Walking into the newly refurbished building that is now Our World Neighborhood Charter School (OWN), a parent must intuitively sense that any of their students are embarking on a special journey. The building is colorful, bright, big and clean; sun streams through the windows, and the administrative and teaching staff are eager to help the students. Their work is unique in many ways. OWN Charter School is a tuition-free, public school in District 30, Queens, but it is able to accept students from any district. Current enrollment at the school is 450 students, encompassing kindergarten through fifth grade. This year’s fifth-graders will move up through the school, until the school expands classes to the eighth grade. The student body is anticipated to reach 675 by year five.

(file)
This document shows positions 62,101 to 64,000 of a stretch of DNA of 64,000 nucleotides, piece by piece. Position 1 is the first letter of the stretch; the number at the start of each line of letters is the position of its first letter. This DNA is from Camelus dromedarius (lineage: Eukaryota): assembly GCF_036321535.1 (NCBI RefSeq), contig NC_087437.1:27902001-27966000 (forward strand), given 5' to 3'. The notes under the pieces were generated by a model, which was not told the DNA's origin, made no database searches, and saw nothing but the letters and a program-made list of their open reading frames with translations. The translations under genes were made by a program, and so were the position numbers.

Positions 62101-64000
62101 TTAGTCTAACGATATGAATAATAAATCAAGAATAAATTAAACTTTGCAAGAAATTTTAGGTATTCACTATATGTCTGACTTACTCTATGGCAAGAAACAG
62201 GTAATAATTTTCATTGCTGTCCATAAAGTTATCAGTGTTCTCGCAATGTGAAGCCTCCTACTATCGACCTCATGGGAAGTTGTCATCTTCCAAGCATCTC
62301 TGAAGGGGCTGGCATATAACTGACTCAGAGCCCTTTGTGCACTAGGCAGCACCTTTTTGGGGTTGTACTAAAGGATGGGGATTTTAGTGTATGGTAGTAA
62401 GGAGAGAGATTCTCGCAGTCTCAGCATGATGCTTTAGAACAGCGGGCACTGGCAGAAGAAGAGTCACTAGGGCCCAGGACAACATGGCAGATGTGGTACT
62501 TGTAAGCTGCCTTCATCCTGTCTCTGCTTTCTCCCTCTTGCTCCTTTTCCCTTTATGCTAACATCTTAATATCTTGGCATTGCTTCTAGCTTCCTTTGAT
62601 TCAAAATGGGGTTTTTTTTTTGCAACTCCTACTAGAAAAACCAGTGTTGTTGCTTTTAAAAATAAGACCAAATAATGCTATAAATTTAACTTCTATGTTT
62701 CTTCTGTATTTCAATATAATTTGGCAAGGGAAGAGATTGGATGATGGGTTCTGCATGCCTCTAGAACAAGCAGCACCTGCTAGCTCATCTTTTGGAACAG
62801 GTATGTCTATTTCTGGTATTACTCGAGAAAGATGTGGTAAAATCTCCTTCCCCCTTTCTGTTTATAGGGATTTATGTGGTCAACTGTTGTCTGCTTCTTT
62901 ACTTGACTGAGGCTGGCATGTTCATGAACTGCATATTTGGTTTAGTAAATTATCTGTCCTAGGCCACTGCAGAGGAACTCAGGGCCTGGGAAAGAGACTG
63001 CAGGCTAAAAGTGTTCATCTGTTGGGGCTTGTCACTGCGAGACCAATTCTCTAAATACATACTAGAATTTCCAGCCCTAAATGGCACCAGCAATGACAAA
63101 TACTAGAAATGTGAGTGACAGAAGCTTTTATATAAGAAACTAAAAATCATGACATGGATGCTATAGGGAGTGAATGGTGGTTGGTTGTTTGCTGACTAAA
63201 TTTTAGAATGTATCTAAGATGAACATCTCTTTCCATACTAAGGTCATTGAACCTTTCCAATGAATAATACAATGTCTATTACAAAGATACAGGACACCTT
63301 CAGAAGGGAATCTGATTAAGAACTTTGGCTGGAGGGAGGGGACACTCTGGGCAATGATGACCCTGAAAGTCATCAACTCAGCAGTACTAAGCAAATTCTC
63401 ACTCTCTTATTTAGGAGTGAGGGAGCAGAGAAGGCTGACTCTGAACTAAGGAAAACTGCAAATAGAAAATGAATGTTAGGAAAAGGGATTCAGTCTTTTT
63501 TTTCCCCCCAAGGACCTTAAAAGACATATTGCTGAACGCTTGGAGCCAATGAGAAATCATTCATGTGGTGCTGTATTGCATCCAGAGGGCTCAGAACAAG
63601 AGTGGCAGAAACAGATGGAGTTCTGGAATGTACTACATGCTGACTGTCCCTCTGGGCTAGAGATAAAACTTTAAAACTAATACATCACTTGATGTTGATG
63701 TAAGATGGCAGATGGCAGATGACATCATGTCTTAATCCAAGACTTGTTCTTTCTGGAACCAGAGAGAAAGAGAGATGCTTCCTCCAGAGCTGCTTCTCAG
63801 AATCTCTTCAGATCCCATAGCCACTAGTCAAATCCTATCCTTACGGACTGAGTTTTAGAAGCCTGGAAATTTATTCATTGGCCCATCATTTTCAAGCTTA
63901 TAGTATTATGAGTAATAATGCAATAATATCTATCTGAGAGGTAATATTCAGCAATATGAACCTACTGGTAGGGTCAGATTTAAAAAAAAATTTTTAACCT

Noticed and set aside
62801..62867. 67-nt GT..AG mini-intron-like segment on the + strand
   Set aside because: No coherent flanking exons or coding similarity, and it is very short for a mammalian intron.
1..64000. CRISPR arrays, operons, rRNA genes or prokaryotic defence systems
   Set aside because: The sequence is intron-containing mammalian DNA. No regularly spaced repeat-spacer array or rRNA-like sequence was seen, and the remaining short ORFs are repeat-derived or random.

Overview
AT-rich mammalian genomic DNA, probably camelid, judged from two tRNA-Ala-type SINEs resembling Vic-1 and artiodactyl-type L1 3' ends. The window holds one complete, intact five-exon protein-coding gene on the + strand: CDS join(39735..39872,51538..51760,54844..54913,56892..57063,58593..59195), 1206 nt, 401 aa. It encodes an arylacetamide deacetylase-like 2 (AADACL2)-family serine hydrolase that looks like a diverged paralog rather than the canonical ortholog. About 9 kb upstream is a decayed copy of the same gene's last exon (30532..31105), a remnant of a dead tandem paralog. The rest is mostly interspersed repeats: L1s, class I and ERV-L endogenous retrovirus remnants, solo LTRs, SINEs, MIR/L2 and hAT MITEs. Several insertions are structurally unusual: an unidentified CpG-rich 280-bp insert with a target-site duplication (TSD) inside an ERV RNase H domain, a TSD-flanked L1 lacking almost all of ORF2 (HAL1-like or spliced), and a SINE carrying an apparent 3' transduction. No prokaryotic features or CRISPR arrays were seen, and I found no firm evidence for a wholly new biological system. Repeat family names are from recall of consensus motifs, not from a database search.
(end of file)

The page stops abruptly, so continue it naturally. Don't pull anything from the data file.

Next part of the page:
Open at last September 30 marked the opening of the school that almost never was, however. For three years, concerned parents, some of whom became board members, worked tirelessly to get the idea off the ground. The New York State charter for the school was approved in February 2000, and the school was set to open in August 2001; however, the property deal fell through at the eleventh hour and plans were rearranged for the school to open in August 2002. Even then, the opening seemed doubtful — again because of much red tape with real estate. The school’s site, at 36-12 35th Avenue in Astoria, was zoned to be industrial. To get the building re-zoned for a school would have meant even more red tape, with the end result not known for months. Instead, Deputy Mayor Dennis Walcott was able to secure a waiver on the borough’s Uniform Land Use Review Procedure (ULURP) and the property was converted to an appropriate school building. The construction work only began in June 2002, so the board reset the school opening to late September. Principal Brian Ferguson is no stranger to the workings of charter schools. He has been a school administrator for many years. He came to OWN after four years as principal of a charter school in Philadelphia. “On a daily basis, I have seen the tremendous support from the board members. It is overwhelming. The people in this community have been very supportive as well,” Ferguson says. “The atmosphere and energy at this school is unmatched.” Although the school opening occurred a few weeks after the district’s start date, the school will be able to make its attendance requirements by scheduling classes on days that the rest of the district has off, Ferguson says. For example, the traditional February break will be shortened, as well as spring break. The school year will probably extend to June 30, 2003. It is already implementing an extended school day, with school beginning at 8am and finishing at 3pm. The vacation schedule is but one wrinkle to be being worked out. As Board of Trustees president Mike Buonasora points out, there are a few more ‘kinks’ that must be smoothed out. “For the first two to three weeks, all of our classrooms were on the first and second floors as the finishing touches were completed on the third floor. Only then were we able to move the higher grades to the third floor. The fourth floor will be available in fall 2003.” Early on, there were no hot lunches available, although deli-style cold foods were available from the first day of school. The staff worked with different vendors in setting up a hot lunch program once the school year began. Bus transportation for entitled students wasn’t available until mid-October. OWN administrators are currently working to secure grants and funds so that after-school programs will be up and running by next year. For now, there is no required school uniform, but the principal and the board are reviewing an appropriate school dress code for the future. “We’ve came so far during the summer; so much happened, but some things couldn’t get done by September 30. So rather than delay the opening further, we’re working out those wrinkles while the students are attending classes,” Buonasora explains.